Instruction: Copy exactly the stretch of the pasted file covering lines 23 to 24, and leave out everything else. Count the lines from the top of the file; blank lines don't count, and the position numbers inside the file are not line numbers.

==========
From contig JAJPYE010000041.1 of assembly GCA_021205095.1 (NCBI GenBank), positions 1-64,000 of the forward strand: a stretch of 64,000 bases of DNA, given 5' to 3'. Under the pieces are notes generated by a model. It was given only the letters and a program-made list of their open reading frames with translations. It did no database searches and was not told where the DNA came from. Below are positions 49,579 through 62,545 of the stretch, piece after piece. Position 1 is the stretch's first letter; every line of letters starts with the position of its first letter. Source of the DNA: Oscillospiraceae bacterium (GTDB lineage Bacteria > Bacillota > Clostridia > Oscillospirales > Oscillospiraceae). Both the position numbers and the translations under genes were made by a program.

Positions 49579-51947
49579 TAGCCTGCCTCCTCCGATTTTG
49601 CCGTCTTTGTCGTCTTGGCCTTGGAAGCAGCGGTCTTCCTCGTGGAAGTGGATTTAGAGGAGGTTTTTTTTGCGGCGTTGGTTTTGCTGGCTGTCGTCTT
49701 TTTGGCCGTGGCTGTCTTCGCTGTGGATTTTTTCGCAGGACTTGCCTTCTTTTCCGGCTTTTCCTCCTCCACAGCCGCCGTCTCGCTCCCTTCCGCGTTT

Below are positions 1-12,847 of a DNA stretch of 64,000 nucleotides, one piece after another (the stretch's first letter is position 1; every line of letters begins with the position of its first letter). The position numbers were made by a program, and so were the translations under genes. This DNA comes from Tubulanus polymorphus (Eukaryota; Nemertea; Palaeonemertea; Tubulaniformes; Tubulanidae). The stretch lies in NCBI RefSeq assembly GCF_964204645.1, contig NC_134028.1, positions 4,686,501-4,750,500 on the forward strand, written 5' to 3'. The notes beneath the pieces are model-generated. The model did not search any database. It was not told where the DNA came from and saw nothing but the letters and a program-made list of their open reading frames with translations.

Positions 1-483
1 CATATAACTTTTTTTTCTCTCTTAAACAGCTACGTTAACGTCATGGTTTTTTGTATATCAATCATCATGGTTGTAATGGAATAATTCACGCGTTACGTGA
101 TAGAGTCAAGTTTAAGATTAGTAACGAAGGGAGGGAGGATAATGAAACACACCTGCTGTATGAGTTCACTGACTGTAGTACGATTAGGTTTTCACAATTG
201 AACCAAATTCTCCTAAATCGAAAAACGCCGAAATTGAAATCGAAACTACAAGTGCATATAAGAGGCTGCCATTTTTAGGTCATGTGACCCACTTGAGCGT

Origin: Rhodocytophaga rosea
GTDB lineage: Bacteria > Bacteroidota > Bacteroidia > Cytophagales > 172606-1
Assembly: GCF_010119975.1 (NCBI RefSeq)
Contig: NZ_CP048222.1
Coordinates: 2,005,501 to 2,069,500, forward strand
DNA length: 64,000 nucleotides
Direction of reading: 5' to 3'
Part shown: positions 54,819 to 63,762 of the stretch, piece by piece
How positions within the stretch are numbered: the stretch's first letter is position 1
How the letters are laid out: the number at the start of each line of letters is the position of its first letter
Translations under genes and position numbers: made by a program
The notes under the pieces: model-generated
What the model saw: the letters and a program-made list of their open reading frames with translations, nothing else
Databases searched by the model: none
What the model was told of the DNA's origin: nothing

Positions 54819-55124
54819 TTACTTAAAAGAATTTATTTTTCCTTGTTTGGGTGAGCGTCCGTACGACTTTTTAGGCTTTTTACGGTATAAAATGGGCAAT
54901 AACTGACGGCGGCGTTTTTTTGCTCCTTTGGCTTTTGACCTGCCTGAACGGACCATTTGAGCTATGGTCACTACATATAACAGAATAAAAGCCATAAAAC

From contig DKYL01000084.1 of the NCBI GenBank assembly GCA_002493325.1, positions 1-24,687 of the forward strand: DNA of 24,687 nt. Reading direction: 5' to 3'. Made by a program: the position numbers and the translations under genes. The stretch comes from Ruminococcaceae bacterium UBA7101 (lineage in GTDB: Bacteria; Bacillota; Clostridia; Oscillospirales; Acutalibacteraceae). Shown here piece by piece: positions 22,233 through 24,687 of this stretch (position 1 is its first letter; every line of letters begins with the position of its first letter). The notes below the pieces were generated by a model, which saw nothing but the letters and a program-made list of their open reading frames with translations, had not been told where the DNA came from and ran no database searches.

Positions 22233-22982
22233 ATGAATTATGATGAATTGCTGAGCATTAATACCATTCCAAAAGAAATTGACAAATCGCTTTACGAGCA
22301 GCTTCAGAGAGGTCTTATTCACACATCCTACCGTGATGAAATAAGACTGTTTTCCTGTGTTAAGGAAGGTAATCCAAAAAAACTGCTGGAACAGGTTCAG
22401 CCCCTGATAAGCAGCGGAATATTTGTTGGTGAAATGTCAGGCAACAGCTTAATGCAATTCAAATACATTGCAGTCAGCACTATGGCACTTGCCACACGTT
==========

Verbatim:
What the model saw: the letters and a program-made list of their open reading frames with translations, nothing else
Databases searched by the model: none